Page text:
Everything was looking fine while trying to revive a single 3.7V Li-ion cell with my probably safe(*) method. Cell and voltage regulator were warm to touch, but it's also pretty cold in here these days (20°C in the room). When I disconnected the constant voltage source the measured voltage was 3.6V or so, showing a revived cell. My "procedure" calls for further checks of the open-circuit voltage,whenever I pass by the shack.
Thirty minutes after removing the charging current ... voltage across the cell was 0V and it was warm! Obviously it was self-discharging fast, producing heat. I moved the battery outside on a flameproof surface and let it exhaust the charge before hitting (gently!) the battery recycle bin.
(*) Feeding the cell with 4.0x Volts for 15-30 minutes while monitoring the current consumption to be (well) below 1 Ampere. This procedure should not (further) damage the cell and/or risk to set it on fire. YMMV.
27 May 2013
21 May 2013
|Three packs at different stages of dismantling|
In this post I will show how these three packs look like. Inside a pack there are 8 cells, in parallel 2-by-2 (marked in violet). Hidden on one side there are a lot of electronics and taped between two cells a thermocouple.
|Zooming in pack internals.|
In pack #2 at reachable joints I could measure some 3.6V, so perhaps these cells do not need a restoring current. Disassembling is next.
Cells from pack #1 still hold the partial charge and I am optimistic they can be turned into a set of working battery packs.... when the balanced charger will arrive.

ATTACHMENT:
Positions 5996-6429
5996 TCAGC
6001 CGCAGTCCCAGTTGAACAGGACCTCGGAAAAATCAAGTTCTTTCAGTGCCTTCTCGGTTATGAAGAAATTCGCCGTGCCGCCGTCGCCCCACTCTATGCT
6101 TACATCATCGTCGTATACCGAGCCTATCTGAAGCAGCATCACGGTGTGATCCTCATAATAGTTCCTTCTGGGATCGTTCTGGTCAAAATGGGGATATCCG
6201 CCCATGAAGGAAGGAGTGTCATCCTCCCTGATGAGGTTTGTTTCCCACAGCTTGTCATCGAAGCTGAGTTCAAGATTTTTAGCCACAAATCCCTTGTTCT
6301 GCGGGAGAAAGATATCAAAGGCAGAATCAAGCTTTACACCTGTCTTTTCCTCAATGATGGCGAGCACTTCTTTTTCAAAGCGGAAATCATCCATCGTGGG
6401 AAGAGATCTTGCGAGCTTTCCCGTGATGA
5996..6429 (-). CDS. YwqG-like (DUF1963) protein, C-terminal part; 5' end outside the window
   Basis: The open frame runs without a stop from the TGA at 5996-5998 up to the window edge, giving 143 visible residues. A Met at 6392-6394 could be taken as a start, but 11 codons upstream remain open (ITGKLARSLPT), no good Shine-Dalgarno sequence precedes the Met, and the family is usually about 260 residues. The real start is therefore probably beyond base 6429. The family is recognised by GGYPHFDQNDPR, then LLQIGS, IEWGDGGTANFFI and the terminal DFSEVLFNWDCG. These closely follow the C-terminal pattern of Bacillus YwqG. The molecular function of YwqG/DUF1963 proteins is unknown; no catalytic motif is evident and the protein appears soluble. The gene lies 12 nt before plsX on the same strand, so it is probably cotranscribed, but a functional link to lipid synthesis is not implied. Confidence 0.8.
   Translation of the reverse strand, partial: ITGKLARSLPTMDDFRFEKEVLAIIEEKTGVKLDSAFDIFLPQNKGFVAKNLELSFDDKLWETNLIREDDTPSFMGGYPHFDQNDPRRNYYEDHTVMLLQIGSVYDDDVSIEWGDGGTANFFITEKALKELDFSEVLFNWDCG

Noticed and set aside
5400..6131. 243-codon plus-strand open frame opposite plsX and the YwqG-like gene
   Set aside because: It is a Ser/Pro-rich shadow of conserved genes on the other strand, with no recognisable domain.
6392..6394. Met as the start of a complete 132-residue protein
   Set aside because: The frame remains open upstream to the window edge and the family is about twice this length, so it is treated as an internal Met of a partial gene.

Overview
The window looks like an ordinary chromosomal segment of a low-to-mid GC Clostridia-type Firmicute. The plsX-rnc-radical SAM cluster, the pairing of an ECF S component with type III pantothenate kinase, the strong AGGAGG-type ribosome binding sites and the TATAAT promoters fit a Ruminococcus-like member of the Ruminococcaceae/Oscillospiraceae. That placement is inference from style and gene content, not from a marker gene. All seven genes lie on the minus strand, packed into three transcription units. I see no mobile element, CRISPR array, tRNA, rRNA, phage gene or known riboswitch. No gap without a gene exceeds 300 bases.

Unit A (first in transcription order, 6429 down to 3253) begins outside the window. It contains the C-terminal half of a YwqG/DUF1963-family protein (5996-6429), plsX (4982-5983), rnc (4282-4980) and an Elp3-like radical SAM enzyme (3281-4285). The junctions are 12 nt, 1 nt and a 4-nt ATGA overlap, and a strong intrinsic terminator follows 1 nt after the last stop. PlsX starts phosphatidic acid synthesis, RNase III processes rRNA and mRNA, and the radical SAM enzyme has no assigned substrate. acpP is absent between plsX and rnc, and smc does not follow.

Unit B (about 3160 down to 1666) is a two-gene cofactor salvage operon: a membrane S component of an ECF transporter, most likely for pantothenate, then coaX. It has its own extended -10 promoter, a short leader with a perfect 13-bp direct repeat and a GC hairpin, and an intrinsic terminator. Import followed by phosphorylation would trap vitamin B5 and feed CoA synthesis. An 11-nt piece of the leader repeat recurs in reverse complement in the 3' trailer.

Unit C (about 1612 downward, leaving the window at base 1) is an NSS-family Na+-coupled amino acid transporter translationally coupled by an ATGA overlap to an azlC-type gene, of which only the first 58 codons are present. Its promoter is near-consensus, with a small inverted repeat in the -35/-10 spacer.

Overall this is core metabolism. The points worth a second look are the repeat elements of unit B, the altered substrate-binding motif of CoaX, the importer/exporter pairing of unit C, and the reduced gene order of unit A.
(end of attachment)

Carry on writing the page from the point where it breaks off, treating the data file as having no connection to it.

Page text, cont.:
15 May 2013
I have been curious for a while about Lithium based rechargable batteries, and how I could get to play with them without investing too much money. Yesterday I was given three identical exhausted HP laptop batteries, marked to be 14.4V 4400 mAh, Li-ion. Not having a way to try a recharge, a disassemble was strictly necessary.
Those batteries even have 5 LEDs that show the charge level, and of course they were reported as dead. Once open I was presented a series of two elements in parallel, 4 each: 4s2p, and a lot of electronics.
Meanwhile I had read something about these batteries at batteryuniversity dot com and I learned that:
- to protect cells from overdischarge, then internal circuitry disables the cell, resulting in 0V across the poles; the cell can be reactivated with a charge current
- Li-ion cells can be recharged with a constant voltage not higher than 4.20V, with a high current, even equal to C [cell's capacity], for the right amount of time
Each of my eight cells, left uncharged for an indefinite amount of time, measured 0V. So far so good. I threw together a 4.04V 2A voltage source and, while monitoring current (DVM in the picture) and voltage (analog voltmeter, not in the picture), I started charging each cell one-by-one for 30-45 minutes: in my opinion this is a safe time that does not pose the risk of (literally) blowing the cell. YMMV.
First cell went fine. After the initial 1.5A spike, it charged at 400 mA (and decreasing, 310mA on the DVM at picture time). After 45 minutes it had reached 3.8V and held it for hours with a slight decrease to 3.7V. Looks good.
Second cell was a surprise, since it initially behaved as the first but then went short circuit! Since it was unattended, I found a pretty warm regulator and cell when I checked in 10 minutes. Current was 3.5A. Maybe this cell was the faulty one in this battery pack?
Lesson learned: add a (resettable) fuse in line so that cells can be left unattended and, if they go short circuit, nothing blows or melts.
Third cell was better too. I will continue with the 45 minutes cycle to see if I can revive these cells. Having 3x8 = 24 potential Li-ion cells for free is interesting, but most important I can learn something new.